Acute kidney injury following implementation of an enhanced recovery after surgery (ERAS) protocol in colorectal surgery

Acute kidney injury following implementation of an enhanced recovery after surgery (ERAS)... Purpose Fluid management within Enhanced Recovery After Surgery (ERAS) protocols is designed to maintain a euvolemic state avoiding the negative sequelae of hypervolemia or hypovolemia. We sought to determine the effect of a recent ERAS protocol implementation on kidney function and on the incidence of postoperative acute kidney injury (AKI). Methods A total of 132 elective colorectal resections performed using our ERAS protocol were compared to a propensity- matched group prior to ERAS implementation. Fluid balance, urine output, creatinine, and blood urea nitrogen (BUN) were recorded for all patients, and the incidence of AKI was determined according to the Kidney Disease Improving Global Outcomes (KDIGO) criteria. Results Implementation of our ERAS protocol decreased average postoperative length of hospital stay (5.5 vs 7.7 days, p < 0.0001) and time to return of bowel function (2.5 vs 4.1 days, p < 0.0001). The rate of postoperative AKI increased following implementation of the protocol (11.4 vs 2.3%, p < 0.0001). However, by the time of discharge, the average creatinine of ERAS patients who had experienced AKI had returned to their preoperative baseline values (p = 0.9037). Significant univariate predictors of AKI in ERAS patients were longer operative times (p < 0.01) and http://www.deepdyve.com/assets/images/DeepDyve-Logo-lg.png International Journal of Colorectal Disease Springer Journals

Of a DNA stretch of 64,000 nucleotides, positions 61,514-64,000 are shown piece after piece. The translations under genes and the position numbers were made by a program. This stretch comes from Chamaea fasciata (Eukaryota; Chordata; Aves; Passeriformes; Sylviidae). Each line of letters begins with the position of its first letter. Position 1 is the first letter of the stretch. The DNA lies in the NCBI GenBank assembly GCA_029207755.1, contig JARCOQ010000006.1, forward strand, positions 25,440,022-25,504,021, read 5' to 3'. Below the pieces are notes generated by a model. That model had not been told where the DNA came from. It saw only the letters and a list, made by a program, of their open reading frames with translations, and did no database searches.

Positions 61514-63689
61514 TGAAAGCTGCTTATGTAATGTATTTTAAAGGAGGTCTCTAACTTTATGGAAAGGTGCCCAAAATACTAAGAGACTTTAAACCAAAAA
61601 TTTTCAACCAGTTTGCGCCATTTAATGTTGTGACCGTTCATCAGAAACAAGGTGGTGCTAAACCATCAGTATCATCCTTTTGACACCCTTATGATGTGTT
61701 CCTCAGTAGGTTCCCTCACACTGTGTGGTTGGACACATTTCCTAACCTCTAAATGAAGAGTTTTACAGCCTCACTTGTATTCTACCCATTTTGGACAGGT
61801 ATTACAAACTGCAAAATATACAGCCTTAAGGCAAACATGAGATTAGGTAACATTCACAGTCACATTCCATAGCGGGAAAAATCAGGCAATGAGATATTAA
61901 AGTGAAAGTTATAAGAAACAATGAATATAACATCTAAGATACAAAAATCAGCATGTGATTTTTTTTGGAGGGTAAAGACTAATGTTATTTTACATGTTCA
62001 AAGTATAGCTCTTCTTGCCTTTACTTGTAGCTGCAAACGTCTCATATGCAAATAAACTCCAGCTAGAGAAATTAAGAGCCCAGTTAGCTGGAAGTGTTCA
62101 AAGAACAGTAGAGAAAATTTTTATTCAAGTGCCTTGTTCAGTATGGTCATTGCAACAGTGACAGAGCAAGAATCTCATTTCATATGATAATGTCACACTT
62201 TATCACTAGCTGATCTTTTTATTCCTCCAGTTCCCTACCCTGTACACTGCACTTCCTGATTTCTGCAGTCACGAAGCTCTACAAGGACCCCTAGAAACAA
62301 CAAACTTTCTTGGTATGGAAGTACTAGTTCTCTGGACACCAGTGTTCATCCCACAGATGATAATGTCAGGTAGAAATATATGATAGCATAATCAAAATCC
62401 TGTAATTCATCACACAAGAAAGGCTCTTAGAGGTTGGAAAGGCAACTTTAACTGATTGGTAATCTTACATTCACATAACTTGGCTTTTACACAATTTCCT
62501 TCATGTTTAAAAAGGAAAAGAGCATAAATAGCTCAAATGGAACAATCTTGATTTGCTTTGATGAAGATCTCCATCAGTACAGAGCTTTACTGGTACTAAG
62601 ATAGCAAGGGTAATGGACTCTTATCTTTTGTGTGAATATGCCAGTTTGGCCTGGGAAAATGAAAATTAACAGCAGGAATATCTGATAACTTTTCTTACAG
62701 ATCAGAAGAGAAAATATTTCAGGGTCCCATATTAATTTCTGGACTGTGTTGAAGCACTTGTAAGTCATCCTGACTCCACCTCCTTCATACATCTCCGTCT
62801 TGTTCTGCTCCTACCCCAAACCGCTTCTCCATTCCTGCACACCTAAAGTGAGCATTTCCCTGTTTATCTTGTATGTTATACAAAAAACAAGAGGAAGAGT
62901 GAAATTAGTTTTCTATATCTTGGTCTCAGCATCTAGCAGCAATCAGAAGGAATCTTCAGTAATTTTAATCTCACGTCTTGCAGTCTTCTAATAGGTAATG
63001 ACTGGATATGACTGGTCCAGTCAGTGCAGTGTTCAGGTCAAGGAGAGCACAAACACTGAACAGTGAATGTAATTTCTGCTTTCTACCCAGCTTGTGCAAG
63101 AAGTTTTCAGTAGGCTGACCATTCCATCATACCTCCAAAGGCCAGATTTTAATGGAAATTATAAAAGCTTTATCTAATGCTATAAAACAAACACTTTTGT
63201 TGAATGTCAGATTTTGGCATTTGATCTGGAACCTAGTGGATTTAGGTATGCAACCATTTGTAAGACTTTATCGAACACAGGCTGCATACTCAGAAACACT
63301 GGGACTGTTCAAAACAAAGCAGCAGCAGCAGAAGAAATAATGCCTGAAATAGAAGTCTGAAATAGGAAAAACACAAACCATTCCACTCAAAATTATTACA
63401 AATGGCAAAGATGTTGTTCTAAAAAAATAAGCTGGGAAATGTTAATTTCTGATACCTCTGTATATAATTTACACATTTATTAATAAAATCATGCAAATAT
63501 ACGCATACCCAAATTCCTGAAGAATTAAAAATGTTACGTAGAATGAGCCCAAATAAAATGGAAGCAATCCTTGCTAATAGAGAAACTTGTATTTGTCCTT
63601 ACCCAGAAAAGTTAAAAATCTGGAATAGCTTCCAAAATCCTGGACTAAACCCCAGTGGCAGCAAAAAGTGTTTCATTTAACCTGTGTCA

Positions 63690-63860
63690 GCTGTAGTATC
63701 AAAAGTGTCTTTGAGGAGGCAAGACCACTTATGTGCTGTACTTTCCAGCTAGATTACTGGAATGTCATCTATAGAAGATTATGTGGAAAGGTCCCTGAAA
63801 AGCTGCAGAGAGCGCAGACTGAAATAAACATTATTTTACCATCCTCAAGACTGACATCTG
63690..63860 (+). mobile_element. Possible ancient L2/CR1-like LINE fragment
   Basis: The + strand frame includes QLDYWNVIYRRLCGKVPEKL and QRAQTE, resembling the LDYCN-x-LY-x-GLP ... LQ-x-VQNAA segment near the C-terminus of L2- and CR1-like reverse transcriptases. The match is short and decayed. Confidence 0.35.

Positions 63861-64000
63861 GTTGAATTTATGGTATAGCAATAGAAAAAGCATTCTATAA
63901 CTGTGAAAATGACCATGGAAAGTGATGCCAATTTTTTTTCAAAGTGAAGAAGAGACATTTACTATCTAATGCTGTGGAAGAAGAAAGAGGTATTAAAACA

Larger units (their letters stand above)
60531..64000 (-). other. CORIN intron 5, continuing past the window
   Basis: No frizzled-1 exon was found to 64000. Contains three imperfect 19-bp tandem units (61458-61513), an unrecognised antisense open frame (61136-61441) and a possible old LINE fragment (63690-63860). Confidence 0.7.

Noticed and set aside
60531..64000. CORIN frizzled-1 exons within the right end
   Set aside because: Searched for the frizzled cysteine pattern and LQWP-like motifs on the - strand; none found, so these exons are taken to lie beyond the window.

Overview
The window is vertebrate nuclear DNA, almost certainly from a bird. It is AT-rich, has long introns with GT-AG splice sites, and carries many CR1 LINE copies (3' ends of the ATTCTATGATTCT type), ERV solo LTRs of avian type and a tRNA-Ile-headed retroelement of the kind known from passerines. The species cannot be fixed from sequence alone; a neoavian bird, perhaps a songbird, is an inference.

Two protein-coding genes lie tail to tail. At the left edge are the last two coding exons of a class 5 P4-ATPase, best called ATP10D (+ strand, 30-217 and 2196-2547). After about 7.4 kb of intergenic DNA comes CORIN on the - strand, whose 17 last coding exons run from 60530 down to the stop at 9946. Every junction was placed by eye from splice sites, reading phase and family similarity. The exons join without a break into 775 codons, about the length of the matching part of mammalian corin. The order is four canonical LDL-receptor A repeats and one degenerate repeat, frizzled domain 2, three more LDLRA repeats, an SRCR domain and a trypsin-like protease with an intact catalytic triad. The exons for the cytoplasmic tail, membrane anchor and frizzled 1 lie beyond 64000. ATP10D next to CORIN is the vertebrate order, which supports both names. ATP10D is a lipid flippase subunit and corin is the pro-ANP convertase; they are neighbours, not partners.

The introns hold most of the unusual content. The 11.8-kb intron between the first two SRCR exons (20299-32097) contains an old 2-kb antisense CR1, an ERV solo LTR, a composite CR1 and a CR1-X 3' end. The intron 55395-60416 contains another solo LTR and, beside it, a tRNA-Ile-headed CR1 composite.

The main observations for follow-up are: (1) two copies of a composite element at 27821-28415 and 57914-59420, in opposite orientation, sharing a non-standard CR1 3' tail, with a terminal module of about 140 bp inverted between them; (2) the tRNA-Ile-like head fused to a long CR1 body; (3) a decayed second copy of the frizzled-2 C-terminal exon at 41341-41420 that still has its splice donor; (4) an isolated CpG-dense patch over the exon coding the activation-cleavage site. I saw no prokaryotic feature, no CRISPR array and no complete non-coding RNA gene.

Acute kidney injury following implementation of an enhanced recovery after surgery (ERAS) protocol in colorectal surgery

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Publisher
Springer Journals
Copyright
Copyright © 2018 by Springer-Verlag GmbH Germany, part of Springer Nature
Subject
Medicine & Public Health; Surgery; Internal Medicine; Gastroenterology; Hepatology; Proctology
ISSN
0179-1958
eISSN
1432-1262
D.O.I.
10.1007/s00384-018-3084-9
Publisher site
See Article on Publisher Site

Abstract

Purpose Fluid management within Enhanced Recovery After Surgery (ERAS) protocols is designed to maintain a euvolemic state avoiding the negative sequelae of hypervolemia or hypovolemia. We sought to determine the effect of a recent ERAS protocol implementation on kidney function and on the incidence of postoperative acute kidney injury (AKI). Methods A total of 132 elective colorectal resections performed using our ERAS protocol were compared to a propensity- matched group prior to ERAS implementation. Fluid balance, urine output, creatinine, and blood urea nitrogen (BUN) were recorded for all patients, and the incidence of AKI was determined according to the Kidney Disease Improving Global Outcomes (KDIGO) criteria. Results Implementation of our ERAS protocol decreased average postoperative length of hospital stay (5.5 vs 7.7 days, p < 0.0001) and time to return of bowel function (2.5 vs 4.1 days, p < 0.0001). The rate of postoperative AKI increased following implementation of the protocol (11.4 vs 2.3%, p < 0.0001). However, by the time of discharge, the average creatinine of ERAS patients who had experienced AKI had returned to their preoperative baseline values (p = 0.9037). Significant univariate predictors of AKI in ERAS patients were longer operative times (p < 0.01) and

Journal

International Journal of Colorectal DiseaseSpringer Journals

Published: May 28, 2018

References

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